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Are more interest rate cuts on the RBA’s agenda?

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The Reserve Bank of Australia is likely to look past Britain’s shock decision to leave the European Union — dubbed Brexit — when it meets tomorrow, but further interest rate cuts mightn’t be too far away.

Britain threw global markets into a tailspin on 23 June when it unexpectedly voted to leave the European Union, sparking fears that other EU members could soon follow its lead. Equity markets plunged, gold soared and currency markets fluctuated wildly, leaving consumers all around the world with a lingering sense of uncertainty.

According to Business Insider, however, all 25 of the economists recently interviewed by Bloomberg expect that the RBA will leave the cash rate on hold when it meets tomorrow.

However, 24 of the 25 interviewed said they expect the RBA will cut interest rates when they meet again on 2 August, acknowledging the fact that the RBA will be able to base its decision on freshly available data on inflation at that time.

Of course, that doesn’t completely rule out an interest rate cut tomorrow, particularly given the uncertainty cast by the weekend’s federal election whereby a winner is yet to be announced. That could weigh into the RBA’s decision, although it is more likely that the central bank will switch to an interest rate easing bias.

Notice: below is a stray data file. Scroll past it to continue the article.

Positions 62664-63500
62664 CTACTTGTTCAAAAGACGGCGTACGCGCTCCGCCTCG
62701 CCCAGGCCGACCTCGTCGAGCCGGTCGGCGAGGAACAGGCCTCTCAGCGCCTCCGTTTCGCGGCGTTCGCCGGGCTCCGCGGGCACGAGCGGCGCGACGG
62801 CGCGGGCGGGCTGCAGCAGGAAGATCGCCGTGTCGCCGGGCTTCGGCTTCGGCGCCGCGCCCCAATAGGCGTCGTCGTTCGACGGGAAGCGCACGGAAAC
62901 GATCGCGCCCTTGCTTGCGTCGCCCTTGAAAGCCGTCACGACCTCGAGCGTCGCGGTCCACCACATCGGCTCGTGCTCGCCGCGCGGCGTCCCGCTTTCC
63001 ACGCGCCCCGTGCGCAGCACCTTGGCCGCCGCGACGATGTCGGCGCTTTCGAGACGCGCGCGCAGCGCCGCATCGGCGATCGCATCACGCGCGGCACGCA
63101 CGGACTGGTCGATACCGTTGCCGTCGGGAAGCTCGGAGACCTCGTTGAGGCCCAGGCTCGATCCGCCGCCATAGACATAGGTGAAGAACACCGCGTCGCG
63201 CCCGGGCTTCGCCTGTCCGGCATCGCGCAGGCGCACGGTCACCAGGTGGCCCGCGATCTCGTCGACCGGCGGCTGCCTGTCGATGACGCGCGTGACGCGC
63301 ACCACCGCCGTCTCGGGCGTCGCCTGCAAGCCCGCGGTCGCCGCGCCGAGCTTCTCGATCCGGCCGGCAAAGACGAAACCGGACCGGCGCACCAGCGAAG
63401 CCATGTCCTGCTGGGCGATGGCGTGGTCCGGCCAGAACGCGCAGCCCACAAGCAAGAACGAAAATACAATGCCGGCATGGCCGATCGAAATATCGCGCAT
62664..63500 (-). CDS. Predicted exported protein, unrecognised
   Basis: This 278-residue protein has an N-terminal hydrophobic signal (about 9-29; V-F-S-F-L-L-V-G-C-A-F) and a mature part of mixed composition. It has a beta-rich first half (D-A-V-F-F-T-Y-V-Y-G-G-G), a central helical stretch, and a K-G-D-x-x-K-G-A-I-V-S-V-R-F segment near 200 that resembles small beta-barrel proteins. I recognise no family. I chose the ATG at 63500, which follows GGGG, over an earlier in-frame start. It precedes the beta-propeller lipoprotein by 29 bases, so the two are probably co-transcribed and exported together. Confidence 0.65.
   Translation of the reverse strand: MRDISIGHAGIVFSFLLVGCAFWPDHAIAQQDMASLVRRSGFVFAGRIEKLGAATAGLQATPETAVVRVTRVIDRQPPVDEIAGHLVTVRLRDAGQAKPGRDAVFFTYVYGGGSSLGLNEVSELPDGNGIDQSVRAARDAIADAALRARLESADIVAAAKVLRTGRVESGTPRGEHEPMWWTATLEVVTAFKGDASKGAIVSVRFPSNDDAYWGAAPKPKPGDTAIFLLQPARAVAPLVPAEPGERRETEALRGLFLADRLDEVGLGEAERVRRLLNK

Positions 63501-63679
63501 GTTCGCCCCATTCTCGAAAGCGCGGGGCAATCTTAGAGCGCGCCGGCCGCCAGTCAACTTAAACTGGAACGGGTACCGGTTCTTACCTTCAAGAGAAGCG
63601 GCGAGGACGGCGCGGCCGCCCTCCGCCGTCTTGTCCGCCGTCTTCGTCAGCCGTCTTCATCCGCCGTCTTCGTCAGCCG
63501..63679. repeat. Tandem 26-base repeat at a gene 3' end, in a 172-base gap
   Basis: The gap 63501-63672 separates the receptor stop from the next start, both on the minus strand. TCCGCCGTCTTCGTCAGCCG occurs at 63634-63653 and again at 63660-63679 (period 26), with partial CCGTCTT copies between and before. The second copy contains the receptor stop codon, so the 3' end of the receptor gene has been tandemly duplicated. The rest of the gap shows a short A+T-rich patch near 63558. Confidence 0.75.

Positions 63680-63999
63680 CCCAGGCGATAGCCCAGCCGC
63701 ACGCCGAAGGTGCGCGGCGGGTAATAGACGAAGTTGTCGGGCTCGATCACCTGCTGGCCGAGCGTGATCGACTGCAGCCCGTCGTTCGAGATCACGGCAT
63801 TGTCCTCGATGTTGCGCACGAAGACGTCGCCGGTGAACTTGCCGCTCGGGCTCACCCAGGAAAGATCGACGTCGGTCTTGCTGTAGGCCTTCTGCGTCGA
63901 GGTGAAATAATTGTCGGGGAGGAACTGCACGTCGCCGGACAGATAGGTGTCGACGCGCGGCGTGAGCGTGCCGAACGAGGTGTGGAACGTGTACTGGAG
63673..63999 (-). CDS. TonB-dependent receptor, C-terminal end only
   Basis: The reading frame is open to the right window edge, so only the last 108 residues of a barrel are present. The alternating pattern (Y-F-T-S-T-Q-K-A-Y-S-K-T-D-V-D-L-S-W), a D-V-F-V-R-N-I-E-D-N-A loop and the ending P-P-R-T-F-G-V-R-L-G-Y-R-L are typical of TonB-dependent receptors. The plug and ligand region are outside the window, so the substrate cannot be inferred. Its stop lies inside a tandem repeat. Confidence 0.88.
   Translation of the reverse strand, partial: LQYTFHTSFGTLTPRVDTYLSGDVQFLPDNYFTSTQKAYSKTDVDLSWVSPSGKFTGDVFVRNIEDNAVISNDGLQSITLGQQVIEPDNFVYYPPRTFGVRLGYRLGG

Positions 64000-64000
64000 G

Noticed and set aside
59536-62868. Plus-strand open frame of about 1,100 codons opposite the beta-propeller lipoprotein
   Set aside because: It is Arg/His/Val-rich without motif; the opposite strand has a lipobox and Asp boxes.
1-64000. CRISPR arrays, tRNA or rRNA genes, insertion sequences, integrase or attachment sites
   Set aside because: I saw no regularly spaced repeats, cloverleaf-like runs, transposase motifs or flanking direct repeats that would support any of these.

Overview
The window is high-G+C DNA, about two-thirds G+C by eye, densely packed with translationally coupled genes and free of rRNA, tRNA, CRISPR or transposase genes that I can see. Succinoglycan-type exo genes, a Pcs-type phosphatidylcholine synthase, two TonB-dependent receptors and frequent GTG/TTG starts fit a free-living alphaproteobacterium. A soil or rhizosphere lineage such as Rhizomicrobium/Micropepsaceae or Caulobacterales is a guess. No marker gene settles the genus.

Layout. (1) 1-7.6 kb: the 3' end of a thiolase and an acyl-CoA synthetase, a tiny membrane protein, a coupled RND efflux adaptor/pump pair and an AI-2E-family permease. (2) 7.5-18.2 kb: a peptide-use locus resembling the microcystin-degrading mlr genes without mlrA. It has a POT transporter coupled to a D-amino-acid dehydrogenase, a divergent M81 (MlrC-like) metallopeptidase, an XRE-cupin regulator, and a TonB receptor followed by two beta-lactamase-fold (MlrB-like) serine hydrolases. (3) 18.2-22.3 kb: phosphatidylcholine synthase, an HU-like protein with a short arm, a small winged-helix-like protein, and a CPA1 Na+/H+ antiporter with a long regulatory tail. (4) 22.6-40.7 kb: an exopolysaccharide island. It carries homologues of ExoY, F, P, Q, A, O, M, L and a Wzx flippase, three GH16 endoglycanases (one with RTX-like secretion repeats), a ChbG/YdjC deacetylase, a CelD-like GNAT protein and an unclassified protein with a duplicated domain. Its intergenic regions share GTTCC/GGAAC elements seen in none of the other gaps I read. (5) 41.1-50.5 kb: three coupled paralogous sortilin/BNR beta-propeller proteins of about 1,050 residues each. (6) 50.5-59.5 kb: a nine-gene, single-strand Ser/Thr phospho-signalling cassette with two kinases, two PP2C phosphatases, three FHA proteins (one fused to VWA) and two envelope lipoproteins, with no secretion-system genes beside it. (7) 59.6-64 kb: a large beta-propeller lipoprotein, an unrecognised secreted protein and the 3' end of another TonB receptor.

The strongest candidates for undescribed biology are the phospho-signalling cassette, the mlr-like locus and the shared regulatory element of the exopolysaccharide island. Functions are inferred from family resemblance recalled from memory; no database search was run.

What that means is that instead of actually cutting interest rates, it will send a strong signal to the markets that its next move is most likely to be a cut. That could force the Australian dollar lower and potentially provide the market with an injection of confidence.

Whether or not the RBA does cut interest rates tomorrow, it is becoming increasingly clear that lower interest rates are here to stay for the foreseeable future.

According to The Sydney Morning Herald, some, including Jamieson Coote Bonds, have even suggested there could be as many as four interest rate cuts in the pipeline, which would take the cash rate to just 0.75%, although that seems unlikely to happen in the immediate future.

That means cash in the bank will likely continue to earn a pittance in interest, while certain shares offering solid dividend yields, such as Wesfarmers Ltd (ASX: WES), Scentre Group Ltd (ASX: SCG), Transurban Group (ASX: TCL) and Retail Food Group Limited (ASX: RFG), remain decent options to generate better income.

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Motley Fool contributor Ryan Newman owns shares of Retail Food Group Limited. The Motley Fool Australia owns shares of Retail Food Group Limited. We Fools may not all hold the same opinions, but we all believe that considering a diverse range of insights makes us better investors. The Motley Fool has a disclosure policy. This article contains general investment advice only (under AFSL 400691). Authorised by Bruce Jackson.

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